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waves; and afterwards become covered with strata of argillaceous, or calcareous earth, andare decomposed. Nor is it more difficult to conceive, how these masses of vegetables may form strata of coal, than that the remains of shells should form the greater part of the globe. The direct proofs which may be given in support of this theory, are, as I have already mentioned, the presence of vegetable and marine substances. The soils which contain coal, are generally of schistus or grit; and as the formation of pyritæ, as well as that of coal, arises from the decomposition of vegetable and animal substances, for sulphur has been proved to exist naturally in certain animals and plants, all pit coal is more or less pyritous; so that we may consider pit coal as a mixture of pyrites, schistus, and bitumen.

The different qualities of coal, arise, therefore, from the difference in the proportions of these principles. The best is that in which the bitumenous principle is the most abundant, and exempt from all impurity.


It has been conjeciured, that the strata of coal keep their course, in general, in a line of bearing

, quite through a country, and perhaps round the whole globe. Thus it is asserted, that coals stretch away under the mountains, and

emerge * Chaptal.


emerge again upon the opposite side. But better observation makes it now evident, that coal countries are but patches of limited, though different dimensions; and that coals were among the last formed of the strata of the globe. It was likewise for a long while supposed, that the smell of pit coal was unwholesome. M. Venel has, however, made many experiments on this subject, and is convinced that neither man nor animal is incommoded by its vapour. Hoffman relates, that disorders of the lungs are unknown in the villages of Germany, where this combustible only is used. And this, indeed, may all be true of coal of a good quality, which does not emit any dangerous vapour; but, when it is pyritous, its smell cannot but be hurtful. How long this fossil may have been known in the world, it is immaterial to inquire.' It is given by historians a very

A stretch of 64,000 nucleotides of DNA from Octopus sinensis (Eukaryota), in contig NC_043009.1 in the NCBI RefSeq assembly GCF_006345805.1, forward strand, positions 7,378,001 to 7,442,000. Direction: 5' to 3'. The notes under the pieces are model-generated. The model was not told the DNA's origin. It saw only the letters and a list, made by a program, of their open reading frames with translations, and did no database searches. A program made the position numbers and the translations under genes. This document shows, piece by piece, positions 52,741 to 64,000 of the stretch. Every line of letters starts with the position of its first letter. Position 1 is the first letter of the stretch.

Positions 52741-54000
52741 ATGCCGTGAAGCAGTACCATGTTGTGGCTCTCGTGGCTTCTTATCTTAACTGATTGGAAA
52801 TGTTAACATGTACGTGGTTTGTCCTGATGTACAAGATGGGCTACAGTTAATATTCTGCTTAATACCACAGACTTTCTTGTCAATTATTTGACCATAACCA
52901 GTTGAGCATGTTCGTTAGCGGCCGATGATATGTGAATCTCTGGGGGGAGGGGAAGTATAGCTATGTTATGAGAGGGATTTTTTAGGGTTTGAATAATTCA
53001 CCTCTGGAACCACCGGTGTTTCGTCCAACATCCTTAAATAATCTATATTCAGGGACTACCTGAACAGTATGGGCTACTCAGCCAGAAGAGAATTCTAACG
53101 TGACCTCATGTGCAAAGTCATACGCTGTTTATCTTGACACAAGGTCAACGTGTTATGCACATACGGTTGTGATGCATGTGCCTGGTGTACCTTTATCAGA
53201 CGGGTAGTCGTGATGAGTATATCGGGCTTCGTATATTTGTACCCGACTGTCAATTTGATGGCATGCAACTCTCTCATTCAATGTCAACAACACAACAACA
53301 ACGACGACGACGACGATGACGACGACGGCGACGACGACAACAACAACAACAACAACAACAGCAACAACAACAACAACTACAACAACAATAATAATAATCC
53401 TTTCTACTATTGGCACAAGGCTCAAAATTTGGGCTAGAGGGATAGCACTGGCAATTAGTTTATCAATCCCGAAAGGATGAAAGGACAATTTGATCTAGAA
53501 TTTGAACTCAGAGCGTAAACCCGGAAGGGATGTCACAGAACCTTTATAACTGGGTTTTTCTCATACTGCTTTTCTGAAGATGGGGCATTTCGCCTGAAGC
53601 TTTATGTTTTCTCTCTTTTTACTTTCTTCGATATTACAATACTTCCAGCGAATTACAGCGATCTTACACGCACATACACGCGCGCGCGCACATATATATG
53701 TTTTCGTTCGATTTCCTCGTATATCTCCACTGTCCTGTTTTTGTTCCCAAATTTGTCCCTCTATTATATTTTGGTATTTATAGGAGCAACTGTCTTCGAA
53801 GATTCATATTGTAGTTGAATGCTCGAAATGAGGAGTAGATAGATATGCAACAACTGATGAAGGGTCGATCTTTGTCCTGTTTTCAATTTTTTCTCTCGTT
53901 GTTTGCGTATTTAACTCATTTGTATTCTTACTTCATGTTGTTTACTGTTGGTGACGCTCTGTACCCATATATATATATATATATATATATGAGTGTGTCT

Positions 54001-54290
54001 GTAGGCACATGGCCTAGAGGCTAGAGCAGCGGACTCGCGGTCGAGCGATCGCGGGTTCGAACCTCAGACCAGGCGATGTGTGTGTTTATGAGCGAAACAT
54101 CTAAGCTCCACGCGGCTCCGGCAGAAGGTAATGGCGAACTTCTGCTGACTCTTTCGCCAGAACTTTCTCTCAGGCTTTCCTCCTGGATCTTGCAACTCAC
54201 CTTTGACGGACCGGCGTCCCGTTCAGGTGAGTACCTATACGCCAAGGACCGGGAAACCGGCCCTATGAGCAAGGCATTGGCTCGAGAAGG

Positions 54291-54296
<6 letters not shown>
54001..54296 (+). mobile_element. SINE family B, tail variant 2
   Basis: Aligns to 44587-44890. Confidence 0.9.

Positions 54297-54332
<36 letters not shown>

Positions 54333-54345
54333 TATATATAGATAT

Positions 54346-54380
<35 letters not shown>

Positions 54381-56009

modern date, although it is probably considerably older. In the east, in China in particular, there are grounds for believing it was discovered long before it was known in the western world. However this may be, this magazine of combustible matter, which gives men time to repair their exhausted forests, has not been used even in London above 200 years. Nor is it yet admitted even for culinary or domestic purposes


VOL. 11.


on many parts of the continent, although almost every part abounds in coal mines. Nor though tar is copiously to be extracted from coal, which by the way is another strong proof of its vegetable origin, are we to confound pit coal with charcoal, or what is called carbone in the new French nomenclature, which nevertheless exists ready formed as sulphur, in vegetables and animals.



WE have seen that water, by its dissolving virtue, and by its fluidity, tends to level the surface of the globe over which it runs; and that it again, by assembling the bodies so carried off, into its bosom, throws off a renovated form, and ultimately produces great and surprizing inequalities. In like manner, beneath the earthy surface of the globe, we shall be able to trace its levelling and its dreadful eriergy. Below, as strikingly as above, we shall observe the effects of its penetrating and destroying qualities. So universal has been its devastations, that one might be almost tempted to say with Leibnitz, and in the words of the old philosophy, there is no such thing in matter, as parts permanent and solid.

The conjoint operation of fire and water is tremendous. Fluids, you know, are raised to a boiling state, when the matter of fire passes with such rapidity and force through their substance, as to be superior to the pressure of the


upon their surface; and when this point is gained, the fire having nothing further to resist it, the heat never rises higher; so that all fluids have a certain fixed degree, at which they boil. Water will not boil (except in some particular cases) but with an heat of 212 degrees. Yet, when the pressure of the atmosphere is almost entirely removed in the vacuum of an air pump, water will boil with an heat not exceeding 95 degrees, or 117 degrees below the heat required in the open air: and hence it appears, that fire and air act as antagonists in the operation of boiling. *


Water in vapour, occupies 1400 times more space than in fuidity; and by the same degree of heat is rarefied 14,000 times, while air is only rarefied two thirds. Its spring and elasticity, consequently, are such as to produce dreadful explosions when pent up. Even in mechanics, we see it is used to move the heaviest bodies. It favors combustion, and hence Boerhaave looked upon flame to be principally formed of water. At Geyser, in Iceland, says Van Troil, one sees within the circumference of three miles, forty or fifty boiling springs together, which seem to


* Philosophy of the Elements. † Philosoph. Transact.

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